So I'm walking up towards Sunset Blvd. in the dark. It's about 6pm and I have somewhere I need to be. Up ahead I see a derelict slumped on the side of a building. "Great..." I groan inwardly and think "...another crazy guy. Should I cross the street? Nah, he looks harmless enough." He's bedraggled and filthy and his only companion is an enormous crap filled shopping cart, but he's somewhat stoned and probably immobile for the moment.
As I get closer a mini-van pulls over ahead of me and stops in front of the vagabond. Out pops a man a bit older than myself and a little boy no older than 5 or 6. The man takes the boys hand, and together they walk towards the street person. In their free hands are bags of groceries. I stop and watch as they gently approach and lay down the food for the man. The transient's face lights up with an enormous and impossibly white smile. "Thank you, thank you so much!" he slurs. The suburban man says a few more things, encouraging I'm sure but I can't hear, before taking his kids hand and returning to the van. The van is overflowing with groceries. The mom sits in the drivers seat, smiling warmly at her families return.
I resume my walk, as the van pulls away and the homeless man happily inspects his good fortune. I am moved almost to tears as I turn onto Sunset. Angels are truly among us.
Let's back up. I have lots of sympathy for the homeless, but I've always recognized that the vast majority of these poor souls are sick - as in mentally ill and/or addicted to drugs. I hardly if ever help them out with food, I NEVER give them money or any amount of my time. In my opinion, the best place for them to be is in a mental institution or in drug rehab. I often in fact find myself angry with them, having been around the world to places where people truly have nothing - it is a great insult to me and the world's impoverished for someone in Nike shoes and an I-Pod to ask for money (but this has happened on quite a few occasions).
Lack of money and opportunity is not the downfall of the street person. This is a great lie. Lack of mandatory mental health care and drug rehabilitation is the actual reason we have to step over these wayward souls in our parks and on our streets. Common sense dictates, in a civilized society, that these sick people should be forcibly incarcerated - though treated humanely and compassionately, until they are ready to get with the program. Living in filth and putting a blight on society should not be options; especially in a country so rich with resources.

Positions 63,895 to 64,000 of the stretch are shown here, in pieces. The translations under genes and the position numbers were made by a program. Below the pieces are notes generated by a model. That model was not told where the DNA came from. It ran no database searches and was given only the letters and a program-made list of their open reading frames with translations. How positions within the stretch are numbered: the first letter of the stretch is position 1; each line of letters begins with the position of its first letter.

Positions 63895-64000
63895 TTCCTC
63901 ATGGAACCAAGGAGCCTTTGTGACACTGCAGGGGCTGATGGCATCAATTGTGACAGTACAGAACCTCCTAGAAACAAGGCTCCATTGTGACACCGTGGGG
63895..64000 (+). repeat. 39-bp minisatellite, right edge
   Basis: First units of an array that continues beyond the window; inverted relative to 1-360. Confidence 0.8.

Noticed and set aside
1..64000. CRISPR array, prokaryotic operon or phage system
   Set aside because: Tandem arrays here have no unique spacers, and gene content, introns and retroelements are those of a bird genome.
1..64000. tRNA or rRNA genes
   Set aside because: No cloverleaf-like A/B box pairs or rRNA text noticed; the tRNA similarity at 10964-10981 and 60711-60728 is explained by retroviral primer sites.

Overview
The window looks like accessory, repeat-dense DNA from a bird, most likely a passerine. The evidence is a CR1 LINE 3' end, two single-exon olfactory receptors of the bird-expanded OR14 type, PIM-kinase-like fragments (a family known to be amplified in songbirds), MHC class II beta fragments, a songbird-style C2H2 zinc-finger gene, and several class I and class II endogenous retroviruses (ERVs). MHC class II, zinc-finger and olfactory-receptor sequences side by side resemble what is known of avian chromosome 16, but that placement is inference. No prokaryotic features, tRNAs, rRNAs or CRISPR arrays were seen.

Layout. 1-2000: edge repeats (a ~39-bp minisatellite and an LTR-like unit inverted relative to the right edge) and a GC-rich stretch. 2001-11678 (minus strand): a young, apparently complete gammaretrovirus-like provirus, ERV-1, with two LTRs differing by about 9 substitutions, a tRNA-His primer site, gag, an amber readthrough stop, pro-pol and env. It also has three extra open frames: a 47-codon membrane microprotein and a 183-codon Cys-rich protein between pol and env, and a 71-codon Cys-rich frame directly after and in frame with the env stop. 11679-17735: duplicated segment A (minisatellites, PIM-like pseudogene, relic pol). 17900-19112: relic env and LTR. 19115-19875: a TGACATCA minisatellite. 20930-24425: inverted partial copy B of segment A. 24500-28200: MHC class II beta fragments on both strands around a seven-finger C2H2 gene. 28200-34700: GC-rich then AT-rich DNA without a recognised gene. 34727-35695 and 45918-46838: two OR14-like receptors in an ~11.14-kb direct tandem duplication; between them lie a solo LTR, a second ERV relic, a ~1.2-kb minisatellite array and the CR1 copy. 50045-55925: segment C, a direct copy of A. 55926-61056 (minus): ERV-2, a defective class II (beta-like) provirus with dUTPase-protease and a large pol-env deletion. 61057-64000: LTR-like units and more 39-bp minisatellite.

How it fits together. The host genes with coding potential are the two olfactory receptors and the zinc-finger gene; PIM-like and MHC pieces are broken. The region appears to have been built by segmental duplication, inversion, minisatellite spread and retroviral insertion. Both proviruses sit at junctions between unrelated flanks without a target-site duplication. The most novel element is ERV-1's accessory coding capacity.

That aside, the reality today, is that the American version of untouchables are permitted to dwell in the shadows. So called "progressives" are first and foremost in promoting a "street culture" that festers actively in society. Santa Monica, is an absolutely beautiful town, that is rotting from the inside thanks to the hundreds if not thousands of bums that reside in parks and public areas. San Francisco right now is out of control, worse than I've ever seen it, with dank and dangerous denizens nearly more abundant than tourists.
So with this in mind, I really do find it encouraging, that even in the face of such helplessness, people are moved to help - even if that very help may be ultimately counter productive.
Steve Page of Barenaked Ladies wrote a song about suicide, and sings about how at a certain bridge in his hometown of Toronto, that just happened to be the number two bridge in the world (second only to the Golden Gate) for people jumping, they built a massive net to catch would-be suicide jumpers at the cost of millions upon millions of dollars. Of course, suicides all but stopped at the bridge, but soon went back up even more at another bridge less than a mile away. Absolute absurdity; as much as is giving food or money to an insane person. Logically, it's easy to see that if anything, these hopeless acts are done to make the giver feel better about themselves, to ease some of the guilt for being so blessed.
But I think there is a lot more going on here than cold logic. A suicide net may be ridiculous, giving money to a bum may be foolish - but the day we stop building nets, and the day we stop lending a helping hand, is a day I don't want to see. In a simple act of kindness, even an illogical act of kindness, we can make an immediate difference to a person in need. There is no sin in this act. "But it's selfish or impractical!" we may argue. Nonsense, I say. There are blessings all around us, and when we make the tiniest effort to bring those blessings to someone in their darkest hour, we truly can change the world through the human heart.
I hope I have the courage someday to lead my daughter by example the way that little boys family in the mini-van did. We must never stop believing in a better day for all of God's children, all of them. And if we have to be clumsy and foolish in our efforts, that is about a million times better than being indifferent. God bless us all, every one.